We’re coming up on end of year planning in the HR space and I want to know if you’re plan entails a check of the proverbial box.
As you think about the directives you’re going to give to the business for performance planning, are you asking them to go through the process so that they can check the box? I’ve seen it way too often, companies ask employees to go through the performance process and all that we measure is a check of the box. You MUST confirm that you actually had the conversation. But does anyone care about the content of the conversation?
We spend a lot of time putting performance processes into place. We ask the business to spend a good deal of their time abiding by the process but when it comes down to it, are we really measuring the results of the process. Sure, you have your percent of completion and your fancy 20-70-10 bell curve to show the distribution of performance ratings … but what does that mean?
What do you actually do with the data? How does the data inform your HR practices? How does the data impact the business? Do you use it solely for doling out compensation? Or have you thought about how you can use it for truly raising performance levels, and help in driving home the business strategy.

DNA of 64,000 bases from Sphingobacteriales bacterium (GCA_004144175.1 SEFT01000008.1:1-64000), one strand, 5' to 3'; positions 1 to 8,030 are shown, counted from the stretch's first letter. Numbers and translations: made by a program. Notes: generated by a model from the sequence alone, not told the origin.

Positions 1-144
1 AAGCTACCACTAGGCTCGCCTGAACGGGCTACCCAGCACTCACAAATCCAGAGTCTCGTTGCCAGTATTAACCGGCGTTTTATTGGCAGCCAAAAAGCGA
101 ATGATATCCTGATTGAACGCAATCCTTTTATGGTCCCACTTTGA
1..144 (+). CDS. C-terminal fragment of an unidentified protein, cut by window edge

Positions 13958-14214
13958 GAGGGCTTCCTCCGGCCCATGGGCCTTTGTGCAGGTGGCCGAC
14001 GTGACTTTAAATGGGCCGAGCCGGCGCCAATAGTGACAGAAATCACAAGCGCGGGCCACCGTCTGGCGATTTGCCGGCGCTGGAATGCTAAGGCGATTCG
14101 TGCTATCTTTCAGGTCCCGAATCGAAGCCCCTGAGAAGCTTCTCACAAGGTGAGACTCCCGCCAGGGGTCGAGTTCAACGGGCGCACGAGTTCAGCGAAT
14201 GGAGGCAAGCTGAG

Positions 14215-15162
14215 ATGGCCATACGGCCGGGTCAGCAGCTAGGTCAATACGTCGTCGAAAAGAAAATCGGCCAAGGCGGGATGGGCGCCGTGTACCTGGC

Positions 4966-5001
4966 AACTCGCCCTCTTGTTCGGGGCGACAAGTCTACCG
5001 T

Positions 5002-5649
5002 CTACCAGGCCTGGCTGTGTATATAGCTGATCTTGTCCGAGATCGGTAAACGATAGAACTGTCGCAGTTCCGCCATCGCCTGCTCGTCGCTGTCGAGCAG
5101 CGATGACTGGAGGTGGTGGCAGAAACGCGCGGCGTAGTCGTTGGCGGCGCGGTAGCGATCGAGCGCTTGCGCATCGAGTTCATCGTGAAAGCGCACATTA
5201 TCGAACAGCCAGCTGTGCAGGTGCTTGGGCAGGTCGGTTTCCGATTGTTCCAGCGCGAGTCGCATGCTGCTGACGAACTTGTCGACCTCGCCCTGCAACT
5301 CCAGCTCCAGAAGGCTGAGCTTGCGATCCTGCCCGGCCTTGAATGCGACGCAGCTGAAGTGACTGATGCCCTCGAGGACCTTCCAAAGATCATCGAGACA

There are a lot of great companies out there, and a lot of great HR shops, but we don’t do enough to share best practices and we definitely don’t do enough to innovate. It feels like we’ve been so concerned about getting a seat at the table, that we’ve done whatever we could to not rock the boat.
I don’t know if it’s a complex that we have because we don’t generate profit, but it’s time to change that reality. We have a big part in adding value to an organization, we just don’t always have the words or the framework in place to describe it.
To really be seen as speaking the language of the business, now is the time we should start calculating the dollars that we save the organization as a tangible benefit. Or perhaps we start looking at the impact that our new superstar hire has on the organization and we figure out how to show that as quantifiable value back to the organization.
Point is, it’s no longer enough to just check the box on anything that we do. It’s time that we started to look at HR as a driver of the business, that we buy into the idea that people are the differentiators in any business.
And remember, both in word and in deed, that people actually ARE our business.